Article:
RDB to start licensing tour operators

All tourism entities in the country will henceforth be required by law to acquire a tourism operating license. The development was announced by the Rwanda Development Board (RDB) on Monday which they say is aimed at improving the quality of service in the sector.
Tourists view elephants from a boat in Akagera National Park. / Courtesy
Tourists view elephants from a boat in Akagera National Park. / Courtesy

All tourism entities in the country will henceforth be required by law to acquire a tourism operating license.

The development was announced by the Rwanda Development Board (RDB) on Monday which they say is aimed at improving the quality of service in the sector.

 

The tourism licensing requirement, RDB claims is in compliance to a ministerial order which came into effect in October last year.

 

According to a statement sent out by the agency, the new regulation will affect all tourism entities in the country including accommodation establishments, restaurants, bars, nightclubs, tour operators, travel agencies, tour guides, tourism information offices and cultural tourism entities among others.

 

“By regulating the industry, RDB aims to improve quality of service, build the capacity of the private sector, and improve the marketing of Rwanda as a tourism destination. According to the tourism law, all tourism entities are required to obtain a tourism operating license. Ministerial Order No25 of 14/09/2016 determines the requirements and fees for a tourism entity to be granted this license,” the statement reads in part.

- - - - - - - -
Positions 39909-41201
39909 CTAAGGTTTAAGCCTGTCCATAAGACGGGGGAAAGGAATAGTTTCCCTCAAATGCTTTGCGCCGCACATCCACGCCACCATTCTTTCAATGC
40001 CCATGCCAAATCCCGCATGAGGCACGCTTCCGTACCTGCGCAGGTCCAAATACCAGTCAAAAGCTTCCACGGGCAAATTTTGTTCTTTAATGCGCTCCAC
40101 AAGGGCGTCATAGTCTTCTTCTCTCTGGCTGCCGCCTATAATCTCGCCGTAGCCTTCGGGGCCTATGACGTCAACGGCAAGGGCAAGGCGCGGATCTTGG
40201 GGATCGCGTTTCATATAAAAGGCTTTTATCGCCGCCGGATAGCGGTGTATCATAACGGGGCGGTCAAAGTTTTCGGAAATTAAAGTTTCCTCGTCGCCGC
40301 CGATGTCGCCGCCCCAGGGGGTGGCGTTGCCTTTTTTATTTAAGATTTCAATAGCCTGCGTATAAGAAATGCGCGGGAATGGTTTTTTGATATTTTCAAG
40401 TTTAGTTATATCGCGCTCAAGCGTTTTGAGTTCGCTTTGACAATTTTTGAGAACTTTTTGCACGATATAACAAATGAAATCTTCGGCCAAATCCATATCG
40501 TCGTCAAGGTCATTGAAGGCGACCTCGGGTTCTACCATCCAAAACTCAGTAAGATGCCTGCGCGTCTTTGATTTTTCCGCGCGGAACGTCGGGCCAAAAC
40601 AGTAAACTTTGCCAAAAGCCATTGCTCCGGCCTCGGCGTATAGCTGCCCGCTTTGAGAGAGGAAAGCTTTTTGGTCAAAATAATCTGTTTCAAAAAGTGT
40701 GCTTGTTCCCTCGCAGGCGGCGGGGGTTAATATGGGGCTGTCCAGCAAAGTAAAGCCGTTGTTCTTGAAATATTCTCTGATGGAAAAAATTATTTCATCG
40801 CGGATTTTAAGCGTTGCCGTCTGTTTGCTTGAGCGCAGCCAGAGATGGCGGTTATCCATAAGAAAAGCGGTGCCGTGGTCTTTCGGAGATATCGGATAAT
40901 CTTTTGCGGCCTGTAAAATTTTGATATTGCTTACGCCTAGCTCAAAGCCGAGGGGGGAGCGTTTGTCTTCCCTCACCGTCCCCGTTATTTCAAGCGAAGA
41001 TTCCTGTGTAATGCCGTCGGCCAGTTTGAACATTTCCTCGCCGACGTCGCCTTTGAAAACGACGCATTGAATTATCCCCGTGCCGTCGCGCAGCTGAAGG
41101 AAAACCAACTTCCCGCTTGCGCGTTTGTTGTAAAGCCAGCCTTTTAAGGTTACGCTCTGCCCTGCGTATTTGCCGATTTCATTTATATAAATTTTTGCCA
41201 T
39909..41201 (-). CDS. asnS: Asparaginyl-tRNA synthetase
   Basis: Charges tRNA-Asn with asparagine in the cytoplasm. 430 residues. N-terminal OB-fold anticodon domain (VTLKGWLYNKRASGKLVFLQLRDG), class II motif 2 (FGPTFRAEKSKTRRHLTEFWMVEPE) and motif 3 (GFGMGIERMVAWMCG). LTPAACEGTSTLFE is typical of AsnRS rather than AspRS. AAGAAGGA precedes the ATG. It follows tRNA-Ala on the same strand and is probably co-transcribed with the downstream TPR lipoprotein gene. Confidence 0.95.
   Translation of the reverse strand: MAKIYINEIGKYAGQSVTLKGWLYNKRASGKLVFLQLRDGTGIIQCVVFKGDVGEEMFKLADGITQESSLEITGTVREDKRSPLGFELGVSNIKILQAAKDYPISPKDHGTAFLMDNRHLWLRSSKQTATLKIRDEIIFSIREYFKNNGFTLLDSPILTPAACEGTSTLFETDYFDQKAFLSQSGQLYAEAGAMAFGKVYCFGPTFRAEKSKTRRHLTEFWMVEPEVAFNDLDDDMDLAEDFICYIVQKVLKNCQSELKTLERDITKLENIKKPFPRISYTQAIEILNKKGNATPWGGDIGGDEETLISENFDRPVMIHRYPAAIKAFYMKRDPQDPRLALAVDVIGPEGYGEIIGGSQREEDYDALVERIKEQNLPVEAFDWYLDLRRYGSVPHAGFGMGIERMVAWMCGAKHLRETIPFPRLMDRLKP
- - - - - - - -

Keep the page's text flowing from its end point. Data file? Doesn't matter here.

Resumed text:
The licensing process will involve application through an online portal www.tourismregulation.rw, pay a fee before submitting to a physical inspection at their premise.

The portal was set up in November last year and has been tried and tested with the registration of select enterprises.

“These pilot participants were required to submit an online license application, upload a series of supporting documents, pay an application fee of Rwf80,000, and undergo physical inspection to demonstrate that they have fulfilled all license requirements,” the statement reads further.

RDB’s Chief Tourism Officer, Belise Kariza said that the move is aimed at positioning the country as an industry leader in the region.

“As we advance in quality service provision, we should focus on investing in effective administrative mechanisms which to a great extent depend on licensing to strengthen the industry’s legitimacy and position in the region,” she said.

The development follows a recent announcement that the agency is mulling high end tourism to drive up revenue.

To facilitate the ambitions RDB tourism department is soon convening a tourism stakeholder’s working group to brainstorm on the ambitions.

Private sector response

Speaking to The New Times, Rwanda Tours and Travel Association (RTTA) chairperson Bonita Mutoni said that the private sector operators were consulted in the process of coming up with the law.

She said that if the licensing and regulation will serve to improve the service and professionalism in the sector.

Mutoni noted that the in the process to institute the new regulations and equirements, private sector operators were accorded a chance to make their inputs.

The tourism sector is projected to fetch about $444 million (about Rwf370 billion) in 2017, up from $404 million last year.

The increase in revenue banks on continued tourism promotion efforts as well as the Meetings, Incentives, Conferences, Events and Exhibitions (MICE) strategy.

Local tourism stakeholders say the targets by RDB are feasible and could easily be surpassed largely due to the new gorilla trekking fees, RwandAir expansion and the MICE initiative.

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